Years ago, when my father turned 40, he was given a rather large card that said he was “over the hill.” I guess the basic assumption is that once you get to that age, it’s all “downhill” from there. Having almost reached that age, I can attest to the rapid decline of my hip joints. Suddenly things hurt that never used to hurt and rolling out of bed has become a recipe for disaster.
Although men and women age, society sadly treats women as if we were delicate flowers whose bones can turn to dust at the slightest knock. Then, we take extra precautions with women in exercise classes as if they might fall apart before our eyes. If we see an incredibly fit woman in her 50s or older, we treat her as the exception and certainly not the rule. Thanks to science, it’s time to put this notion aside.
New findings are coming out that women can exercise more than we’ve assumed for all these years, and they should. Powerful, purposeful movement in our later years can improve our mobility and stability, minimize our aches and pains, increase our energy, and end our dreaded weight gain in the midsection. However, to achieve this ultimate goal, we must first overcome our ingrained belief that we are weak. We can all be the exception to the rule.
Also read: How to prevent menopause from derailing careers
In fact, I have the perfect quote that can inspire you to make a change. “It is a pity that a man grows old without seeing the beauty and strength his body is capable of” – is a quote from Socrates, which I have shamelessly adapted in my practice as a coach to represent women rather than men. What I love about this quote is the word ‘capable’, which suggests that health and fitness endeavors are all about finding out how far his body can go (within reason). You don’t have to start getting fit, you can be fit at any age. The choice is yours. But to understand how he can get stronger and fitter as he ages, we must first understand what’s going on in his body. Once we know the science, we can make better decisions in the gym.
As we age, both men and women experience a natural regression in muscle mass called “sarcopenia,” in which we slowly lose the muscle mass that supports our movements, beginning in our 30s. Muscle is metabolically expensive and helps us burn more calories throughout the day, so having less muscle means it’s easier for us to gain weight. Beyond that, having less muscle and strength can lead to an increase in injuries. Therefore, the overall goal for women is to strength train to slow the rate of muscle loss from our bodies.
However, women have a different hormonal phenomenon: the transition to menopause, where our estrogen levels deplete over time. Declining estrogen levels affect the health of our bones, making us more vulnerable to conditions that weaken the bones, such as osteoporosis and osteopenia. At first glance, this may seem to support the idea that we are fragile. According to Dr. Stacy Sims, a leading figure in training menopausal athletes, there is a workaround: Power movements, plyometrics, and speed interval training can prevent estrogen loss and teach our bodies to build muscle in a new way.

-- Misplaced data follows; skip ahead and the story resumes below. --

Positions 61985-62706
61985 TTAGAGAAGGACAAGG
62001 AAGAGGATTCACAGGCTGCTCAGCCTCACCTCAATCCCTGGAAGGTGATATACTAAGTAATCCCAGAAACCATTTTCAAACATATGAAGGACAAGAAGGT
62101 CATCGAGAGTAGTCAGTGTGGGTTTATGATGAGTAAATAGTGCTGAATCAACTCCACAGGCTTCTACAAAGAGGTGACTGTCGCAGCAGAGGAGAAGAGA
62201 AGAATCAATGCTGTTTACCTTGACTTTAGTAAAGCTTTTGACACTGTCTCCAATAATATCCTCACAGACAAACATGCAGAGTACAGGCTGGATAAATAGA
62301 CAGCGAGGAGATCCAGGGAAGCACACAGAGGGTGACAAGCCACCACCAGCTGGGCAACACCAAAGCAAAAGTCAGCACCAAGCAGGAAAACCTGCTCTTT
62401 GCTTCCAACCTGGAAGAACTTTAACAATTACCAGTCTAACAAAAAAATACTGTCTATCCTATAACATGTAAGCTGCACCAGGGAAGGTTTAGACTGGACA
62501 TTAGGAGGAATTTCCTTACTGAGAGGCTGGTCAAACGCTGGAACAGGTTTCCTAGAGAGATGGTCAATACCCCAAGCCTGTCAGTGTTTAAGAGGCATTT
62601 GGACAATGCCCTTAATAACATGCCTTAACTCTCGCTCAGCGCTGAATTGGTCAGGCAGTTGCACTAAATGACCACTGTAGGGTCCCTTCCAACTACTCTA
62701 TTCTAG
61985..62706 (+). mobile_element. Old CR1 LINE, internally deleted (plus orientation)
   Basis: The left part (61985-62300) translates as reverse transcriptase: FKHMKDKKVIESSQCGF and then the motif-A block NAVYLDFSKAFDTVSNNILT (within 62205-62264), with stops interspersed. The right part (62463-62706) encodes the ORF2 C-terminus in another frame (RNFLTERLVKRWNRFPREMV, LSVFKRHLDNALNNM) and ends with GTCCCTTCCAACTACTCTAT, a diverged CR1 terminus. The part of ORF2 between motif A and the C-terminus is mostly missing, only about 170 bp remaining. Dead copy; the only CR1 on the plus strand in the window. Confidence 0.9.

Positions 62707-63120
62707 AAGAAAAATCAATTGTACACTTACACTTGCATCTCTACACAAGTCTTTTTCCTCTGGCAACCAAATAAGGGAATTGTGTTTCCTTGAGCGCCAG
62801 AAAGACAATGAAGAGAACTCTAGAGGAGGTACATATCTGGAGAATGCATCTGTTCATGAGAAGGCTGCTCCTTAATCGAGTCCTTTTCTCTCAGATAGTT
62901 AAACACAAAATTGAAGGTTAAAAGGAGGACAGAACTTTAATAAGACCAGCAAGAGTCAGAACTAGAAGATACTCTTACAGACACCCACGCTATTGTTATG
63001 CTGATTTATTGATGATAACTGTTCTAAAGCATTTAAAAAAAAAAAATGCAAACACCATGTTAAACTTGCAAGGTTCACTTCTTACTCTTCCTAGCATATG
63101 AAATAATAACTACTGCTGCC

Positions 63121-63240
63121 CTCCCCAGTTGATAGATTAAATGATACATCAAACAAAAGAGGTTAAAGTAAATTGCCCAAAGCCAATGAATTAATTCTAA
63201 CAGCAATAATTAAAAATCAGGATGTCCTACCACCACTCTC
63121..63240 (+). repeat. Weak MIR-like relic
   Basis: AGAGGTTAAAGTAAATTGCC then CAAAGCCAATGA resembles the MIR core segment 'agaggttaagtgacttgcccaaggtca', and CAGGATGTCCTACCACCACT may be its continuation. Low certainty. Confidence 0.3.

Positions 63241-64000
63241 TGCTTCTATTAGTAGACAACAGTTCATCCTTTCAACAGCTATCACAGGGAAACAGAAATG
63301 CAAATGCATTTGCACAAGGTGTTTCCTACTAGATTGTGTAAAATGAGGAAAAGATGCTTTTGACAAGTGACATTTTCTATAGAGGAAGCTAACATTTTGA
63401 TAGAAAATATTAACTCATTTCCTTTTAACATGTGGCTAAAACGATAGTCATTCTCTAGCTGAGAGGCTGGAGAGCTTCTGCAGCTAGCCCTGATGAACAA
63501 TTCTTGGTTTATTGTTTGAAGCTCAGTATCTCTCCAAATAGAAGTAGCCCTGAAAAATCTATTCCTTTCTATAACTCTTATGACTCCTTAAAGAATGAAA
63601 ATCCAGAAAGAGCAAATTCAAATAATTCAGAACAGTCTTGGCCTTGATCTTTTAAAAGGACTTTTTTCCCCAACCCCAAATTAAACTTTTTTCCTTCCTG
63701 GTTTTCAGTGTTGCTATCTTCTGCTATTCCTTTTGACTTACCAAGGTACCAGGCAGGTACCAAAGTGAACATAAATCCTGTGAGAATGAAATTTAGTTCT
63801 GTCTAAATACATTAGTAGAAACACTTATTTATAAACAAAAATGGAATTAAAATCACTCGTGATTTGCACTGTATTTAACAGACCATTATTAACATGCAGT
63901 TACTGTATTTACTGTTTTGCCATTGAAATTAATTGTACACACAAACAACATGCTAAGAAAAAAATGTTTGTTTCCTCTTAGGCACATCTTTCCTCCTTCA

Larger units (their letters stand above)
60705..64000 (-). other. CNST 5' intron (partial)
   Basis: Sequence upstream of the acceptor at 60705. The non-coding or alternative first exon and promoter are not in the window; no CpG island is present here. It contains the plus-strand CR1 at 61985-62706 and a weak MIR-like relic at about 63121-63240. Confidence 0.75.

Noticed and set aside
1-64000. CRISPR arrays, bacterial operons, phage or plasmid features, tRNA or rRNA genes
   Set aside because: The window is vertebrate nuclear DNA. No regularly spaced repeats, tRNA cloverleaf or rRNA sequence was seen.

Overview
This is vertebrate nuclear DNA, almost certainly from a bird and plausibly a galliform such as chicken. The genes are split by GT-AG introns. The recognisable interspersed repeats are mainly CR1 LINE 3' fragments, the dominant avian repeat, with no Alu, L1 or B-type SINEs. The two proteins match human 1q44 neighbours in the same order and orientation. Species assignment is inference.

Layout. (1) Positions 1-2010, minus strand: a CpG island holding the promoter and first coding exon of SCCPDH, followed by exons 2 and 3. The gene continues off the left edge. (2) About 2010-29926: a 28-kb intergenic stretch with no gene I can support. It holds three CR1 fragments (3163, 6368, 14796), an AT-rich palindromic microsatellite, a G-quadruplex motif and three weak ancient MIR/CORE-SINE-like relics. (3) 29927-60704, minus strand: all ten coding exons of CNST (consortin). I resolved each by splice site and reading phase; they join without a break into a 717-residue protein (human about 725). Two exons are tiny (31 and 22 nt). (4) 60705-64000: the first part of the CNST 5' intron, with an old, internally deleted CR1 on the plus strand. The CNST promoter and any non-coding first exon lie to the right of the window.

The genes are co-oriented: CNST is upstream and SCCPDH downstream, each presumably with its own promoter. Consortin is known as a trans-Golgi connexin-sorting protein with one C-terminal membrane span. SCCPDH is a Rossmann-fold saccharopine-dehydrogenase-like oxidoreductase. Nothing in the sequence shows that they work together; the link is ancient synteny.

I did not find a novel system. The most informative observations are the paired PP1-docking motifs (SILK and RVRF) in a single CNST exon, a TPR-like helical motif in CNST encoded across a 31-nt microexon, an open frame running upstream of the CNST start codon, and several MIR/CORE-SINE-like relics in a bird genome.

Also read: Pre-operative exercise helps recovery, according to a study
As Dr. Sims tells us, heavy and powerful resistance training doesn’t just build stronger muscles; strengthens other soft tissues. The benefits don’t stop there; The effort required to lift heavy weights also improves your cardiovascular fitness and stimulates bone remodeling, making your bones stronger.
The best type of exercises to do when focusing on heavy resistance training are compound exercises, which include multiple muscle groups to achieve the best results. If you’re new to this type of exercise, hire a personal trainer to teach you proper form and muscle engagement to mitigate the risk of injury.
But it doesn’t just stop with force. Dr. Stacy Sims wants you to increase your training ability to include jumping and running as you get older. The more capable we become of jumping and landing hard, the more stable and strong our bodies become, withstanding falls that can cause damage. Dr. Sims says, “When you do plyometrics, you wake up some very quiet genes within muscle cells that stimulate those cells to improve power and even the composition of the muscle itself in a way that improves the integrity of the muscle, its contractile force, and its response and reaction time.”
You can start building your confidence with jumps by including little ones at first. Begin by lowering yourself into a squat position, feet hip-width apart, and “hopping” to the balls of your toes and back down quickly. Try one set of five or six, with a 30 second rest, for 5-6 sets. Once you’re comfortable with straight uprights, try side hops next!
Finally, speed training is one we rarely hear about outside of athletic circles. However, sprint interval training is very effective in burning fat that can accumulate around the waist. Dr. Sims recommends short, effective bursts that don’t raise cortisol levels. For example, he can start with 30 seconds of going to his maximum capacity and 30 seconds of recovery speed for no more than ten minutes in length. You can do sprint intervals on stationary bikes, treadmills, and ellipticals. Of course, the key to any plan that includes high-intensity, plyometrics, and weight lifting is a substantial dose of rest and recovery. Therefore, allow a full day of rest between days of heavy work.
Jen Thomas is a women’s health expert.
Also Read: Why Getting Enough Sleep Is Crucial For Your Health And Fitness